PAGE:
Dinosaurs had at least one thing in common with today’s cats and dogs: fleas.
Ancient fleas that fed on the earliest dinosaurs’ blood were much bigger than today’s fleas. A new species has been discovered that represents the intermediate between the most primitive fleas and those that live today.
Chungkun Shih and Taiping Gao from Beijing’s Captial Normal University reported in the journal Current Biology that a new species of flea, Saurophthyrus exquisitus, had a body and mouth size and shape somewhere in between extinct and extant fleas.
Three S. exquisitus specimens were found in northeastern China that dates back to 125 million years ago. Like the oldest known flea—Pseudopulicidae, who lived 165 million years ago—its body was much bigger than today’s fleas. The new species measures in at about 1 cm, whereas the more ancient Pseudopulicidae was 2 cm and today’s tiny fleas are about .2 cm long. S. exquisitus also had smaller mouthparts –fleas have a long tube protruding from their mouth for sucking blood–than the older flea, yet still larger than that of modern fleas; and lacked the saw-like teeth of primitive fleas.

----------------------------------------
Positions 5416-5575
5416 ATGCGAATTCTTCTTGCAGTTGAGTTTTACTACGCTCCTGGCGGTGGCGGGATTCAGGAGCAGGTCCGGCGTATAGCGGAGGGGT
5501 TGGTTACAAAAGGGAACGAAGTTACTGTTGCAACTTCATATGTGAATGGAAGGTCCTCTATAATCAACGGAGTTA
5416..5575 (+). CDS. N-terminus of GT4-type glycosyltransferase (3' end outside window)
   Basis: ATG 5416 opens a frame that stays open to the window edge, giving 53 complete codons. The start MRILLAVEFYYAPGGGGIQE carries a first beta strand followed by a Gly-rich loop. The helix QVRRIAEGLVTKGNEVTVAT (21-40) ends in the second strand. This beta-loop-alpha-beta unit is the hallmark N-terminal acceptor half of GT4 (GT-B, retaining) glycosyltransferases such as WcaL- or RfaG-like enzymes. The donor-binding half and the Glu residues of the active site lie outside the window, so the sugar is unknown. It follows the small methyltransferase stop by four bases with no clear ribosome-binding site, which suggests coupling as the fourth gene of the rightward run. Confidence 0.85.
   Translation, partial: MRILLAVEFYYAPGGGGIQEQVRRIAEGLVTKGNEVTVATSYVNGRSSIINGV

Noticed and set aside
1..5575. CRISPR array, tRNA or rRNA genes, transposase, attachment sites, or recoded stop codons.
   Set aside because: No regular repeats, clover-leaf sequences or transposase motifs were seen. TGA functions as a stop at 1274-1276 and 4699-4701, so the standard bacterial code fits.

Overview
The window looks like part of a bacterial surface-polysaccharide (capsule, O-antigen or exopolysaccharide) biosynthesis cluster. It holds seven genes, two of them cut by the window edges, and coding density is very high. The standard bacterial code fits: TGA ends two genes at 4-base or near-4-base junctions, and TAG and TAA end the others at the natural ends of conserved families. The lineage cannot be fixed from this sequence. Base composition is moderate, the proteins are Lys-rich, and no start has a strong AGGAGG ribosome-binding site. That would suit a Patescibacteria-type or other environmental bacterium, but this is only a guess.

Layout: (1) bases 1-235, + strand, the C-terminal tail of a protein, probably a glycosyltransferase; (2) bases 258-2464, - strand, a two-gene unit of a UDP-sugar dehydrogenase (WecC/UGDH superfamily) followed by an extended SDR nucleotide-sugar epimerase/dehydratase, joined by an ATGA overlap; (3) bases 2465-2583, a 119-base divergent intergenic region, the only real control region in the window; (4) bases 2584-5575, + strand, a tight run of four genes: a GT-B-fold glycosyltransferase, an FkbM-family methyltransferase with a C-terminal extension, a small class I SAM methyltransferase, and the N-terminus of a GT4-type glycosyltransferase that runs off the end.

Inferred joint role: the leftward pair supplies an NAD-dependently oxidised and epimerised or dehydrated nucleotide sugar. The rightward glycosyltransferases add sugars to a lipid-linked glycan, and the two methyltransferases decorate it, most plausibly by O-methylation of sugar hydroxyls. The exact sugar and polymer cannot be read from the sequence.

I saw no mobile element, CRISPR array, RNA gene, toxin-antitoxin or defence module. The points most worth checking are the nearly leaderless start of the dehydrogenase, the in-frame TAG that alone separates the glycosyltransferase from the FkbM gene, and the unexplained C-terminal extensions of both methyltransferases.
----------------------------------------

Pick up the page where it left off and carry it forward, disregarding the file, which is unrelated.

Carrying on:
The oldest fleas fed on what was available to them—the large dinosaurs of the Jurassic period who had tough, thick skin, often with feathers, that wasn’t very sensitive. Fleas in the Jurassic found it useful to have long, piercing mouthparts and sharp teeth. 40 million years later, Saurophthyrus exquisitus found itself faced with early Cretaceous Pterosaurs—prehistoric flying reptiles– with thinner skin that was more sensitive. They had to adapt to smaller sucking tubes and duller teeth that wouldn’t easily alert their victim to a bite. Today’s fleas have followed suit: finding blood meals in mammals with thin, sensitive skin; they evolved to have tiny mouthparts and longer legs for jumping quickly away from a scratching paw or swatting tail.
The study on Saurophthyrus exquisitus was published in Current Biology on June 27, 2013.
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